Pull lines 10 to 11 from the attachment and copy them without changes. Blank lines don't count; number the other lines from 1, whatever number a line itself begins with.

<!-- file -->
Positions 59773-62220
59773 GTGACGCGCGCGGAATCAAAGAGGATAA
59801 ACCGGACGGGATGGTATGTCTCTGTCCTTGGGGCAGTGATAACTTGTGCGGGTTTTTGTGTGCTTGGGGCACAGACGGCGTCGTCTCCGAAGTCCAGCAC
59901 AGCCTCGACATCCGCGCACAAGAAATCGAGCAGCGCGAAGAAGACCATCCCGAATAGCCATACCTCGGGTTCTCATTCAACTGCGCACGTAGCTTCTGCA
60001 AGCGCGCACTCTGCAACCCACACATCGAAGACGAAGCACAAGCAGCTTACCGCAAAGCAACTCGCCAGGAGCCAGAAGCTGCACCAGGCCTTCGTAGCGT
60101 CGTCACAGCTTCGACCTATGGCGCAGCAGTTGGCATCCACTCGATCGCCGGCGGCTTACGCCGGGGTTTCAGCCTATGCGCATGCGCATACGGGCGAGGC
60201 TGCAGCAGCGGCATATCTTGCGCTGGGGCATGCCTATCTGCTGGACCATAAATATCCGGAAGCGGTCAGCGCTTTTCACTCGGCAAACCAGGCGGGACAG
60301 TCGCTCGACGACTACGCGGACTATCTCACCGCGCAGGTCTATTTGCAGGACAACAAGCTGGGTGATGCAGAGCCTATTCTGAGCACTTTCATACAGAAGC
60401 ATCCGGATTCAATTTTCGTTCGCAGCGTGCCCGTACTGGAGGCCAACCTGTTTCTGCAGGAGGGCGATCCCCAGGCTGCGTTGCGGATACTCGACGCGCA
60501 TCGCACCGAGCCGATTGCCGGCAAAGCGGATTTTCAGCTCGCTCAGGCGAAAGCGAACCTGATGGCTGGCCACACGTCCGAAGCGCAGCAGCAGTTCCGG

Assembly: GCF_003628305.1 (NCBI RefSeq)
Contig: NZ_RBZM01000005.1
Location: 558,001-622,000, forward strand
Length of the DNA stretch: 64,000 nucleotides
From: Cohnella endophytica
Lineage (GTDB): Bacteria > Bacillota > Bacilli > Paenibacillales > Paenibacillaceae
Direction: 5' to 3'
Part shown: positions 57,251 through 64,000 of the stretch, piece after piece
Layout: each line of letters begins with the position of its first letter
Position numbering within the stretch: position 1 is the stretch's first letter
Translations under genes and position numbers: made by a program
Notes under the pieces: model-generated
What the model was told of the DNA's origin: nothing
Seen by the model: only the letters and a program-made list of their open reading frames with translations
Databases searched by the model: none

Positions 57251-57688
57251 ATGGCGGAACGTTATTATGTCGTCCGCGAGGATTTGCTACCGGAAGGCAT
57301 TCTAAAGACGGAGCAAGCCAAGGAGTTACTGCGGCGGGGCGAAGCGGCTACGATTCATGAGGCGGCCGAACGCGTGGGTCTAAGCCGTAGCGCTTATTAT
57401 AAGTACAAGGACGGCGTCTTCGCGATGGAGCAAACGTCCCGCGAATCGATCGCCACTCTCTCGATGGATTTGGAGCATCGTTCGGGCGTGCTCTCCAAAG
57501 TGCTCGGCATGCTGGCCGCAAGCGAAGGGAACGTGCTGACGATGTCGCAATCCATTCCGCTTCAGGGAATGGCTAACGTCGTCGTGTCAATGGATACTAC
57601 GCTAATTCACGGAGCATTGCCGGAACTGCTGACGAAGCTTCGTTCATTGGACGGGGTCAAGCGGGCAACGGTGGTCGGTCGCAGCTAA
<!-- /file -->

60501 TCGCACCGAGCCGATTGCCGGCAAAGCGGATTTTCAGCTCGCTCAGGCGAAAGCGAACCTGATGGCTGGCCACACGTCCGAAGCGCAGCAGCAGTTCCGG

Assembly: GCF_003628305.1 (NCBI RefSeq)